Sanctimonious Fence Sitters
Have agnostics found the best way to describe how we should tackle religious belief? In today's scientific world is becoming an agnostic the intellectually honest stance that we should all be adopting?
No. It's a scam.
In this essay we will show that agnosticism as adopted by the layperson is a false belief. It is based on a corrupted understanding of what agnosticism actually means. We will show that many are deluded when they profess to being an agnostic and that others use the tag solely to deceive. We will also demonstrate that a great many agnostics are actually closet Christians.
"I'm not an atheist. I'm an agnostic".The above is a quote from NZ Prime Minister Helen Clark and was widely reported in the media. Ms Clark makes no secret of the fact that she sees herself as an agnostic. Religious commentator Ian Harris in his column "Honest to God" tells us that Ms Clark was also once asked:
"Do you believe Jesus Christ is the son of God?" She evidently replied, "I have no religious convictions. I respect those that do. I have no opinion to offer. I'm an agnostic."This essay is not about Ms Clark but her comments are representative of agnostics in general and will serve as an introduction. Mr Harris goes on to state:
"Agnostics, in contrast to atheists, do not deny flatly the existence of God, or that supernatural forces play any part in the universe, but do not affirm them either. They leave the question open: such matters can never be finally known, so why bother? Many people share this view."But what do these statements really tell us about Ms Clark, her view of God and agnostics? Contrary to what we suspect she intended to convey with her "I'm not an atheist. I'm an agnostic" statement, which was simply to hide any suggestion that she was an atheist, something it doesn't pay to admit to if you're a politician, it actually translates to, 'I believe in God, although I don't think we can ever prove that he exists'.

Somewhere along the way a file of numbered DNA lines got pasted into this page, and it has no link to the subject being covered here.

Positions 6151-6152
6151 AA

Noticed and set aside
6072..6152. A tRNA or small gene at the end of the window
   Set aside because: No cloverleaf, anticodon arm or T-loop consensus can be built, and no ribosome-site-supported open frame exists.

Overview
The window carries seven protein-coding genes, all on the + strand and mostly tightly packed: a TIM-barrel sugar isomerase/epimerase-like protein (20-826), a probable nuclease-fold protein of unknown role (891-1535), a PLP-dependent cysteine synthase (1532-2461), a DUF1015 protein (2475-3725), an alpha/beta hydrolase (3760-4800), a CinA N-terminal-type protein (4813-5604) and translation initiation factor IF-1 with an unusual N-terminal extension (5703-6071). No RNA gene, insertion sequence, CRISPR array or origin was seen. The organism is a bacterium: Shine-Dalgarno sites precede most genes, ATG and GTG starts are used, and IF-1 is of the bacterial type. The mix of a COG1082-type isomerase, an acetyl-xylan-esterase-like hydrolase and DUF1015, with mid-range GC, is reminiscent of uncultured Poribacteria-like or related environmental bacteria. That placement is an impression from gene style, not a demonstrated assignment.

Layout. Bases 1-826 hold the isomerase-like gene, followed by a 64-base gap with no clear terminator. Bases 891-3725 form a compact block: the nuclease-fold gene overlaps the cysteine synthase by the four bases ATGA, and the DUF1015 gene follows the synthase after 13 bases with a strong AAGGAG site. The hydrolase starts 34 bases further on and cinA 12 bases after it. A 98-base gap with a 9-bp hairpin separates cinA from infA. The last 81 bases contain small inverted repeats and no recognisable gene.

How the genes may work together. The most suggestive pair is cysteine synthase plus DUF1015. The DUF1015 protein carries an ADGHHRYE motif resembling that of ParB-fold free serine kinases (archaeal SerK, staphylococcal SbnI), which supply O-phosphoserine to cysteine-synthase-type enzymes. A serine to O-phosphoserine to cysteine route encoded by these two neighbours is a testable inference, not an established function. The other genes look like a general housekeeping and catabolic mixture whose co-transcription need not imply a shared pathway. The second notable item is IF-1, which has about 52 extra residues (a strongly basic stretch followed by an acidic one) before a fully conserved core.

Does Helen Clark really have a belief in God? We don't think she does, but in effect that is what she did by denying being an atheist and instead labeling herself an agnostic. Why? Well if you're not an atheist then you're a theist, a believer in god. If a human says, "I'm not a female", then logically they must be a male since there are only two options. However many people believe that along with theists and atheists we have a third option — agnostics. And obviously Ms Clark is one of these.
So why when we talk about a belief in God or gods do we believe we only have two options, theists and atheists? Why aren't agnostics a third option?
Let's start with theists. A theist is someone who believes in theism, which according to my dictionary is:
TheismPut simply, a theist is anyone who has a belief in God or gods. A theist is a believer. Christians, Muslims, Hindus, Jews etc are all theists. This is not a familiar term because people normally want to express more than the simple fact that they believe in God, they want you to know exactly what God they believe in, thus they specify Christian or Muslim for example.
Before we go further we better define exactly what that above definition means by the words "God" or "gods".
My dictionary defines god as follows:
So if a theist is anyone who has a belief in God or gods — a believer — then what is someone who's not a theist, not a believer, what are they called? What is the simple term that describes someone without a belief in God or gods?